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Lamps

Quick Lamp Making Tip: Fast Nuts!

How to move 3/8 inch nuts really quickly along long lengths of threaded lamp pipe.

Just Look at this Blimp Lamp!

Blimp LampI love this blimp lamp from Flaminio Bovino ! At first I thought this was a render--and we don't publish those here--but on closer examination it appears that the trusses are actually water-jet cut from steel and the brass bit are hand turned. It's real!

Not only real, they are for sale. I want one!

More info on the website. (larger image behind the cut.)

Mjöllnir Lamps for the Roadster

Some projects take a long time. Sometimes I start something and then put it aside, in this case for more that two years! When Make:TV came out to the workshop to shoot a profile of me in July of 2008, one of the projects that I worked on for them was a coach lamp for my car. I built one lamp for them and just finished the other lamp today. Watch the video for the beginnings of the project and then click through to see some details of the construction and the completed lamps. 

I've named them Mjöllnir Lamps because my fellow SPWS contributor Annie (who is a Viking) says that they reminder her of Thor's hammer.

Rechargable Lantern Battery Flashlight Mod

I have several 6 volt lantern flashlights kicking around the shop.  However, I never use them because I generally baulk at the $7 they want for a lantern battery that can't be recharged.

So I modded a flashlight to take a 6 volt 4 Ah lead acid battery I bought at Home Depot . . . 

Chandelier Candle Retro-fit

When we moved into our house there was an electric chandelier in our dining room.  It was an adequate enough fixture but incandescent chandeliers are terribly inefficient, six 25 watt bulbs actually put out a fraction of the amount of light as a single bulb of half the combined wattage, and while they do make candelabra base compact fluorescent bulbs, I find their light cold, harsh, and they are not very dim-able.

Besides, nothing beats real candle light for a romantic dinner at home.

Read on for details on converting an electric chandelier back to candles . . .

Kerosene Acorn Burner Sconce Lamp

I was having a hard time this morning getting started working in the shop.  

I get one day a week to work in the shop and as a result I often end up with a list of things I want to get done that is about three times longer then it is possible to accomplish, stress results.

Today I decided "screw it. I'm making a lamp."  

I started with a couple of pieces of brass from an earlier, rejected, project that fit together to form a reflector and kerosene reservoir . . .

Lyra's Lamp

We have a new puppy in the house, and while this is a wonderful thing in general, it means I sometimes have to get up in the middle of the night to let him out. The problem is I don't have a bedside lamp so I end up stumbling across the bedroom to turn on the overhead lamp so I can find the leash as well as my robe and shoes. Needless to say this does not please The Lady. So, my next project had to be a new bedside lamp.

Like most of my lamp projects this one started with a visit to the junk bins.  At right you see part of an antique student lamp I rescued from the metal recycling bin before the ban on picking at our local dump went into effect.  It's quite nicely made, but this is all I was able to retrieve.  The other parts are from various more mundane fixtures and the bulb at left is a reproduction Aerolux glow lamp.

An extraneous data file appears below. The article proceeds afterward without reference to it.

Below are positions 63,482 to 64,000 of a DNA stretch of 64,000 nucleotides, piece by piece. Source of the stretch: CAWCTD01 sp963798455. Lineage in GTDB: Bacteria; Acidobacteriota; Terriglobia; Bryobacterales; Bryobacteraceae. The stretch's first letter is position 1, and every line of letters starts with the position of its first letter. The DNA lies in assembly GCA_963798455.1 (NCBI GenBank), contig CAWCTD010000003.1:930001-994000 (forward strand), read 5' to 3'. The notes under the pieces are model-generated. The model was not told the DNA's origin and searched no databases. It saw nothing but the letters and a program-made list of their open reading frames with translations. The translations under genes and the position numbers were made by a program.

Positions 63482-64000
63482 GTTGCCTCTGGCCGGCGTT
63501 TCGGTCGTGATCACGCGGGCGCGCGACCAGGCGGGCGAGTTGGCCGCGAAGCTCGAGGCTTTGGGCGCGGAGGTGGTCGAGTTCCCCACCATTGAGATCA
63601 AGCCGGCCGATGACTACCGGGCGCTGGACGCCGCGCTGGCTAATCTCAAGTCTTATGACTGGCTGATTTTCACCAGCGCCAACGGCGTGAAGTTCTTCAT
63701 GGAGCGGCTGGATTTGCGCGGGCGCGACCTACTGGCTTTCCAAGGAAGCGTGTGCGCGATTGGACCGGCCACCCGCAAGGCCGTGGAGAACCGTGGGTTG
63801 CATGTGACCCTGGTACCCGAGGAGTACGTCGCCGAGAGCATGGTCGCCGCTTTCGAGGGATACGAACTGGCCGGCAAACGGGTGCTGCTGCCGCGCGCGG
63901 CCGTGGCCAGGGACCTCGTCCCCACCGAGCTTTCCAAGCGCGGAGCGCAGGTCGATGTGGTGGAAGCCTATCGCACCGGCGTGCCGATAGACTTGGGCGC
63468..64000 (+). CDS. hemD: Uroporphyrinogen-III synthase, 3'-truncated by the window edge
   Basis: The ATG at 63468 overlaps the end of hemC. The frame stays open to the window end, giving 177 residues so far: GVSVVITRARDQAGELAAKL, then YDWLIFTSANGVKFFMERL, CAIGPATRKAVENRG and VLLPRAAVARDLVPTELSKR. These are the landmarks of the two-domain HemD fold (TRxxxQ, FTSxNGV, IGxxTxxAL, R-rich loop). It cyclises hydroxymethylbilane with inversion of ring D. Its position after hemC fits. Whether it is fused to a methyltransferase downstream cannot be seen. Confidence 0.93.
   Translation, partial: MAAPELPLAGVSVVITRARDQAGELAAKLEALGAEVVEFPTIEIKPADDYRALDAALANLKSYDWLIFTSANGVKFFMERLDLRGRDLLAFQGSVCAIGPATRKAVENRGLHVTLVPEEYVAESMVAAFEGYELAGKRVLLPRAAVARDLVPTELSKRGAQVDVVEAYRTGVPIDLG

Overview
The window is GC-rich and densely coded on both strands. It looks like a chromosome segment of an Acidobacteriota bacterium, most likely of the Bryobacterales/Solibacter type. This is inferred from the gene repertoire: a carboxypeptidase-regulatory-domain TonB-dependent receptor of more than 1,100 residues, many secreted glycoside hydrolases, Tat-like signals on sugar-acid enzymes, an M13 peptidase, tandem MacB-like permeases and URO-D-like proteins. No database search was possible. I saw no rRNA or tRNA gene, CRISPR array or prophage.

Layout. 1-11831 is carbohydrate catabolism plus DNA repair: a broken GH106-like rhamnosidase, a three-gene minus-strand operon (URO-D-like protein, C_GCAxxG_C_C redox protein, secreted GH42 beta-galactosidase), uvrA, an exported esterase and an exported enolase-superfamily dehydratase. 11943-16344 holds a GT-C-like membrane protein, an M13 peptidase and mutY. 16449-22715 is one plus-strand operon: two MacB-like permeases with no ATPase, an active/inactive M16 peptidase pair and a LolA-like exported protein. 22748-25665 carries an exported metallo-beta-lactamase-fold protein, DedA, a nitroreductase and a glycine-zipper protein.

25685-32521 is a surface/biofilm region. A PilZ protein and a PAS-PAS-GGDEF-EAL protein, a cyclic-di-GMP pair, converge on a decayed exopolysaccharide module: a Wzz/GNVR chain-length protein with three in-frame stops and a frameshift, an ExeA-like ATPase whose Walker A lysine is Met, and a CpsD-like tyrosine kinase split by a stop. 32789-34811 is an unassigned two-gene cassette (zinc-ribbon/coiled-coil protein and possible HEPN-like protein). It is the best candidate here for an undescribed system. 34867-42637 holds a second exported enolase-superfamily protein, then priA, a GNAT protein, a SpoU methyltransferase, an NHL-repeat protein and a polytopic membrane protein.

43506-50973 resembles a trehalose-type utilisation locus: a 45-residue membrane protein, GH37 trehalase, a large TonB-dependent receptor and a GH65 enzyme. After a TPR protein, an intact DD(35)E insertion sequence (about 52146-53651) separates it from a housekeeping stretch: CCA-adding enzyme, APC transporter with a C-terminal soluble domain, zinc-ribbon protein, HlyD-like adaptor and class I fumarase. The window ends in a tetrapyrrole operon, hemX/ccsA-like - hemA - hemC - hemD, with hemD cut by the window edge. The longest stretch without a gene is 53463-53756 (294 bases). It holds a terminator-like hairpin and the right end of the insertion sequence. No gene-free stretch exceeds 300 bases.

. . .

Dump Finds: Rayo Lamp, Typewriter

rayo lamp and woodstock typewriteAs of late last year we were banned from pulling items for our town dump's metal and wood recycling bins.  The stated reason was 'public safety' but it was fairly clear from the expressions on the faces of a few of our town's selectmen during the discussion that the whole idea of 'taking things from the garbage' was abhorrent to them.

One of them related the story of seeing some folks remove a 'soiled mattress' from one of the dumpsters.  He feared that the town could be held liable for 'disease' if this form of reuse were allowed to continue.

While we generally love and respect the Victorians and their technology here at the Steampunk Workshop, we do think that our public officials need to have a more modern understanding of epidemiology.

Angle Lamp Repair

finished angle lamp

The Angle Company of New York manufactured these unique lamps from the early 1890's until 1929. In my opinion the Angle Lamp is the pinnacle of kerosene wick lamp design. This is a two burner version. They also commonly came in 3, 4 and (much rarer) 6 and 8 burner versions as well. Single and two burner wall mount lamps and a single burner student lamp were also made. They came in a variety of paterns and materials. This is the simplest, a tin plated steel can with nickle plated burners.

This kerosene lamp will hang over the dinette in my school bus camper conversion project and as such will need to be a functional decor piece so this is more of a repair then a restoration or conservation project.

Putting an Angle Lamp Back in Oil

edison socketOne of the tragic realities of Angle Lamps is that many have been electrified in a crude and destructive manner. Below is such a lamp. I bought this lamp on eBay thinking that it was solid brass. I intended to move the burners from a tin plate Angle Lamp over to this body. However, when it arrived I discovered that it was tin plate also and, in fact, had only a brass wash that had been destroyed inan attempt to polish the lamp. All in all a pretty sad case.

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